Part 4: Abstinence Is Better

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In my three previous posts (“Vote No on Abstinence,” Misunderstanding Abstinence, and Why Abstinence?) I set out to persuade readers that Abstinence Education is ultimately better and more effective than Comprehensive Sex Education.

Laying aside the statistical discrepancies between the two (namely, that both are supported by statistical studies), one main reason I advocate for AE is the goal for which it shoots, as well as how it gets there. AE shoots for total risk avoidance, and gets there by giving students information that is specifically designed to direct them to the healthiest lifestyle—abstinence outside of marriage.

In that way, AE is automatically prescribing what the healthiest lifestyle is, while CSE does not. But I would argue that this is what makes AE fundamentally more pedagogical than CSE. CSE does not define a “healthiest” lifestyle, and therefore “teaches” students that varying lifestyles of varying degrees of risk are all acceptable for them to pursue. That’s not being helpful to the student! They should know, and be encouraged to follow, the path that leads to a healthy sexual lifestyle.

Inside Comprehensive Sex Education

For example, one well-known CSE curriculum discusses identification of “values” for a portion of the course. The course defers to the personal, family, and community values of the student. This may be good for the student to consider in general, as they ponder the greater meaning of morality and life. But, this has very little bearing on what the healthiest sexual choice is, and what choice teachers ought to be directing students toward making. I do not understand the fear of prescribing which sexual lifestyle students ought to pursue if they care about themselves and their bodies.[1]

Additionally, the same curriculum goes on to give students a wealth of information about contraceptives. That’s not terrible; the problem is, while abstinence is mentioned as the only way to avoid any kind of risk, there are no activities or critical thinking exercises to push the students to actually make that choice. There’s not even one activity associated with choosing abstinence. All the activities are geared toward correct use of condoms, or finding out their availability to students in the community.[2]

This is the kind of thing that makes AE advocates wary, wondering whether the CSE curricula are intentionally pushing an agenda. Because, at best, the example above is simply a bad teaching method, undermining the [assumed] goal of directing students toward the healthiest sexual lifestyle—abstinence. At worst, the curriculum says one thing (that abstinence is the healthiest choice), but intentionally teaches students to have sex whenever and however they might choose. Let’s hope that’s not the case.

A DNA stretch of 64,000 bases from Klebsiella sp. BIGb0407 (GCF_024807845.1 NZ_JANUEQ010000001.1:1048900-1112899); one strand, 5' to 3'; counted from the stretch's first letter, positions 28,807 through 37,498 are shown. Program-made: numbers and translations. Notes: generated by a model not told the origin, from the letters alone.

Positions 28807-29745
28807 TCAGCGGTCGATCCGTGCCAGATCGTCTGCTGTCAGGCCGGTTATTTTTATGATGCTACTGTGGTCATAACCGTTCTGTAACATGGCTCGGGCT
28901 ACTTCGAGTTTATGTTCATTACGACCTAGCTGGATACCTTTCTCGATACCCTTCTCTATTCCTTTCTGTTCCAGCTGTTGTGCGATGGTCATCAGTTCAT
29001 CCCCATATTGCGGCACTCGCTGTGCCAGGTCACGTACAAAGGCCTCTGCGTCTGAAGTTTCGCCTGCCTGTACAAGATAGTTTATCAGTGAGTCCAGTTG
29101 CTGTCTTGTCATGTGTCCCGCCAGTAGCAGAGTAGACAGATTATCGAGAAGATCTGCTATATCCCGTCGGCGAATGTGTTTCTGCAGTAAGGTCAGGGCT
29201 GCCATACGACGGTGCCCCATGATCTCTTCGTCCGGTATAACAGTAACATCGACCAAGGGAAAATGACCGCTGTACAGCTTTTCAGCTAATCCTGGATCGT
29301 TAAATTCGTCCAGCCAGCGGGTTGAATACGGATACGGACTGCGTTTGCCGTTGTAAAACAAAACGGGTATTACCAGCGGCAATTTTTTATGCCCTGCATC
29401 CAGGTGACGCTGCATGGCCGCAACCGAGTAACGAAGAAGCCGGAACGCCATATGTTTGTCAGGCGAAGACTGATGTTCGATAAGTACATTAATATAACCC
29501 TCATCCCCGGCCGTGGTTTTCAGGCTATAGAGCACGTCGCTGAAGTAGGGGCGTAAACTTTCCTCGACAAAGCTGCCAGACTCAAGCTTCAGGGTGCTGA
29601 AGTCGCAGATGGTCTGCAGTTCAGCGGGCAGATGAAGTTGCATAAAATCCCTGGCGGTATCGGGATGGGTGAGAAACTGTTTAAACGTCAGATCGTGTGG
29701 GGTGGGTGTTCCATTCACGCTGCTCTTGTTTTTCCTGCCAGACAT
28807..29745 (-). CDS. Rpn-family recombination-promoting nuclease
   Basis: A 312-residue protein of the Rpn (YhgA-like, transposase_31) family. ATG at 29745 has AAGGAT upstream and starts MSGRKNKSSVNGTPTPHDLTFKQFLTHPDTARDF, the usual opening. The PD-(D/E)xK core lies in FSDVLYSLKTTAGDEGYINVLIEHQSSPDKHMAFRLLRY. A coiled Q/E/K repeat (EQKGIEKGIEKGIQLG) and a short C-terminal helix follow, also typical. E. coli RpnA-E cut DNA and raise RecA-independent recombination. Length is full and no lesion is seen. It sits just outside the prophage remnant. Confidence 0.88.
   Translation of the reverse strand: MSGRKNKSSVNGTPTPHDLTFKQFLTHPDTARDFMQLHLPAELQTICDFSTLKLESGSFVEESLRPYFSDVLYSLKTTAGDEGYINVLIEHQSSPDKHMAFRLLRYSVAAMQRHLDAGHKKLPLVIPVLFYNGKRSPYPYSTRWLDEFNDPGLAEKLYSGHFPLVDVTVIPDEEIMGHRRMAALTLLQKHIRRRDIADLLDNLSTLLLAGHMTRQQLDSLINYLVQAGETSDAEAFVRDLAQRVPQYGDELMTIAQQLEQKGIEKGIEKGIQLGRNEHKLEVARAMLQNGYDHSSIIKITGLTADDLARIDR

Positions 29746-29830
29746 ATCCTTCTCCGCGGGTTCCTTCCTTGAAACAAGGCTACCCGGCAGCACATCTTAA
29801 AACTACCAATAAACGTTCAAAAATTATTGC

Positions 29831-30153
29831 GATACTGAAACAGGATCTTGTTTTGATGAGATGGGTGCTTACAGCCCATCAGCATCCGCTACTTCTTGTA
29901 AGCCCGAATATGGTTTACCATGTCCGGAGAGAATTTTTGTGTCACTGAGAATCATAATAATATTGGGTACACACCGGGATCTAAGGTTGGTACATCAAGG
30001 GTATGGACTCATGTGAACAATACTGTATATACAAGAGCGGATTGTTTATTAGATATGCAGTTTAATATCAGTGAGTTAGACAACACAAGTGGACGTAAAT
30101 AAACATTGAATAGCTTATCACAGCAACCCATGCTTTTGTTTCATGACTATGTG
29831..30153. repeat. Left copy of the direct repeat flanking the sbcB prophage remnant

3 Concrete Reasons Abstinence Education is Better

Based on my observations about CSE versus AE curricula so far, I want to clarify 3 concrete reasons why AE is better for students.

1. Abstinence Education actually teaches.

We’ve been over this one already. AE actually helps students identify the healthiest lifestyle choice, and gives them the tools to begin applying that knowledge to their lives. The goal, and method of getting to the goal, is inherently pedagogical.

This does get some people huffy, though. Abstinence Education is ultimately founded on the principle that sex outside of a life-long, monogamous, heterosexual relationship is sexually risky. AE teaches students that abstinence until marriage is the only healthy sexual lifestyle; all others are unhealthy in some capacity. Fortunately (or unfortunately, if you have a different sexual appetite) this is irrefutable.

If you’re astute, you’ll also notice homosexual activity is not included in this healthy sexual lifestyle. Statistically speaking, anal intercourse significantly increases the risk of STD transmission, especially HIV. Just because the facts go against the cultural norm of acceptable behavior, doesn’t mean we should refrain from communicating the best (healthiest) sexual lifestyle to pursue. If you practice homosexual intercourse (or any kind of anal intercourse, for that matter), you’re putting yourself at risk. Students need to know that, and be urged to avoid it![3]